Grief: Overview for Clinicians

Studies have linked bereavement or grief to depression, anxiety-related symptoms and disorders, impaired immune function, poorer physical health, increased physician visits, increased use of alcohol and cigarettes, suicide, and increased mortality from conditions such as cardiovascular disease.

Grief is a reaction to loss and is a different entity from depression.

Assessment

  • Query patients about known or possible losses, their reactions to those losses, and the time period involved.
  • Differential diagnosis: typical grief vs complicated grief vs major depressive disorder vs posttraumatic stress disorder.
  • At least seven percent of those bereaved experience complicated grieving, which interferes with life and requires specialized treatment.
  • A 5-question screening tool for complicated grief, the Brief Grief Questionnaire, can be found in the Coping with Grief document for clinicians.

Wide variation in grieving

Commonalities exist in grief reactions, but the grief experience varies widely. It is influenced by cultural, gender, and individual differences.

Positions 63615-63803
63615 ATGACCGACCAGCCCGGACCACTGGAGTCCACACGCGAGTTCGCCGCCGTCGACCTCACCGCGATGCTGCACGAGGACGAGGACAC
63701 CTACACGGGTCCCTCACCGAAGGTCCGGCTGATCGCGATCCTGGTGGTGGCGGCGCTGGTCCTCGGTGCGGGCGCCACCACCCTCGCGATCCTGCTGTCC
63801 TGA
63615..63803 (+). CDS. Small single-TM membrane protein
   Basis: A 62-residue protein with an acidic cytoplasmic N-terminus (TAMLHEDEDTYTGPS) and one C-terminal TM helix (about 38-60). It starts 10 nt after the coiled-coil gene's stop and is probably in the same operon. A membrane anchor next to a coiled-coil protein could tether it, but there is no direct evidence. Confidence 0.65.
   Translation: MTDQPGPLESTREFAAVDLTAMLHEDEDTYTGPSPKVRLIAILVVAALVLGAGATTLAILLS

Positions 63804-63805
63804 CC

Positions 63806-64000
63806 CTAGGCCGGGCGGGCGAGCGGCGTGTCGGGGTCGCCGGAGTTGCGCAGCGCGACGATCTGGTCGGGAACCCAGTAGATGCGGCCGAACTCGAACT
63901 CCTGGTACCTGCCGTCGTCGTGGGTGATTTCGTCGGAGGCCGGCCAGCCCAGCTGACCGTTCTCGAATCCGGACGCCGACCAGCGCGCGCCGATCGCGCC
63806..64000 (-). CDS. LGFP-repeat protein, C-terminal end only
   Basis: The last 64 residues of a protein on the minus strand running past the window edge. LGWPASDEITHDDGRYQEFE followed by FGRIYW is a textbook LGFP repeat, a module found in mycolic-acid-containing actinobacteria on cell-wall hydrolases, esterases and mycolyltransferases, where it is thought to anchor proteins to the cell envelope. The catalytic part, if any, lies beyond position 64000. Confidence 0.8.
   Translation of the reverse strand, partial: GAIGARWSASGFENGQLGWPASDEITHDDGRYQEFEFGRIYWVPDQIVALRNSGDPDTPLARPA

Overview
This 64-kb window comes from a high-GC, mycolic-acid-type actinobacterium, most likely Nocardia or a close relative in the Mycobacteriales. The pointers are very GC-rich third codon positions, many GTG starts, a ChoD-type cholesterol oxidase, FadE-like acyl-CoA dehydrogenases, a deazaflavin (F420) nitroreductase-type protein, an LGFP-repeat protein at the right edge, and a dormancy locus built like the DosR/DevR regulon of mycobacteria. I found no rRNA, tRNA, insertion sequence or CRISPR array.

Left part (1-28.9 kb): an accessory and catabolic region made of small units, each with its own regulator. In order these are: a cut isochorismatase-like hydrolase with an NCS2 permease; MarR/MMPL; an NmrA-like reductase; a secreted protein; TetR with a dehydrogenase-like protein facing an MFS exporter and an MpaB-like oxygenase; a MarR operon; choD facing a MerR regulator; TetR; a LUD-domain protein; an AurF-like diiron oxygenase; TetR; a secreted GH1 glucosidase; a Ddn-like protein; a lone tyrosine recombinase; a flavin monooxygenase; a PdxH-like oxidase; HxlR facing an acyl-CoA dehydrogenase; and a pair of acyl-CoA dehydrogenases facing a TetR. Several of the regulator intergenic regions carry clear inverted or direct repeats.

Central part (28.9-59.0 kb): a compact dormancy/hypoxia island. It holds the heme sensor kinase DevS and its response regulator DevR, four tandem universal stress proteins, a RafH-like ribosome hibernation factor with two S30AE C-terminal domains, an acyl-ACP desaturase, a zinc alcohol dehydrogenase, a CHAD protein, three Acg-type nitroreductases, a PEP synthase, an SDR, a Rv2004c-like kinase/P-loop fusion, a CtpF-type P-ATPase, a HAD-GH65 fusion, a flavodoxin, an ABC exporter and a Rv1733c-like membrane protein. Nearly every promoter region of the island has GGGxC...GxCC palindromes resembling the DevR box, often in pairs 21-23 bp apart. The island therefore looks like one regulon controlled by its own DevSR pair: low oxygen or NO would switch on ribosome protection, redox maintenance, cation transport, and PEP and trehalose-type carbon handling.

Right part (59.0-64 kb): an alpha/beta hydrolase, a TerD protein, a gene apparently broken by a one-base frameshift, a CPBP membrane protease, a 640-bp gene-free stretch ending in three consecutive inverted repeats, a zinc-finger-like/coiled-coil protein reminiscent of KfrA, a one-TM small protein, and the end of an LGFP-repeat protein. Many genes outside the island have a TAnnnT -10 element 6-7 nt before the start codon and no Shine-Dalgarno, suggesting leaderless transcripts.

Times for heightened clinician sensitivity

  • Anticipatory grief: when a loss is perceived as imminent and an individual begins grieving before the actual loss occurs.
  • Disenfranchised grief (hidden sorrow): when a loss is not or cannot be openly acknowledged, publicly mourned, or socially supported.

Grief theory: a shifting paradigm

Thinking has shifted from Elizabeth Kubler Ross' stage theory of dying to other models, such as William Worden's Tasks of Mourning. The goal for the bereaved is not to "recover" from the loss but rather to learn how to integrate the loss into one's life.

Helping strategies

Please see the Coping with Grief documents for both clinicians and patients for information.

Simon's clinical review (JAMA. 2013;310:416-423) suggests the first approach to consider for complicated grief is referral to therapy targeted especially for this condition (that helps resolve complicating issues and facilitates the natural healing process), with anti-depressants as an adjunct if needed. Significant depression and/or suicidal ideation suggest earlier anti-depressant treatment.

Importance of self-care

Loss is inherent in health care. These losses can be disenfranchised for clinicians. Acknowledging and incorporating this professional grief into one's life can prevent losses from negatively affecting one's work and personal life.

Please see the downloads section at the right for more detailed clinician and patient information.

Disclaimer: This information is for general education. Please work with your health care practitioner to use it in the best way possible to promote your health.